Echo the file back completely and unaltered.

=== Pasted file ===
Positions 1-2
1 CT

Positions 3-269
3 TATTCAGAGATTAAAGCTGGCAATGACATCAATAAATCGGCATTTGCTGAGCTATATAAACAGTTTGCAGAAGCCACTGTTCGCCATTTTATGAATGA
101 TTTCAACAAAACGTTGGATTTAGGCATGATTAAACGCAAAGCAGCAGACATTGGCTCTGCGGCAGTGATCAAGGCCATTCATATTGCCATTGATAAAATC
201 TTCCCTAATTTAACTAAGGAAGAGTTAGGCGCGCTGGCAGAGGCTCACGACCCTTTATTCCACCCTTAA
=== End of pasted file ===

Positions 1-2
1 CT

Positions 3-269
3 TATTCAGAGATTAAAGCTGGCAATGACATCAATAAATCGGCATTTGCTGAGCTATATAAACAGTTTGCAGAAGCCACTGTTCGCCATTTTATGAATGA
101 TTTCAACAAAACGTTGGATTTAGGCATGATTAAACGCAAAGCAGCAGACATTGGCTCTGCGGCAGTGATCAAGGCCATTCATATTGCCATTGATAAAATC
201 TTCCCTAATTTAACTAAGGAAGAGTTAGGCGCGCTGGCAGAGGCTCACGACCCTTTATTCCACCCTTAA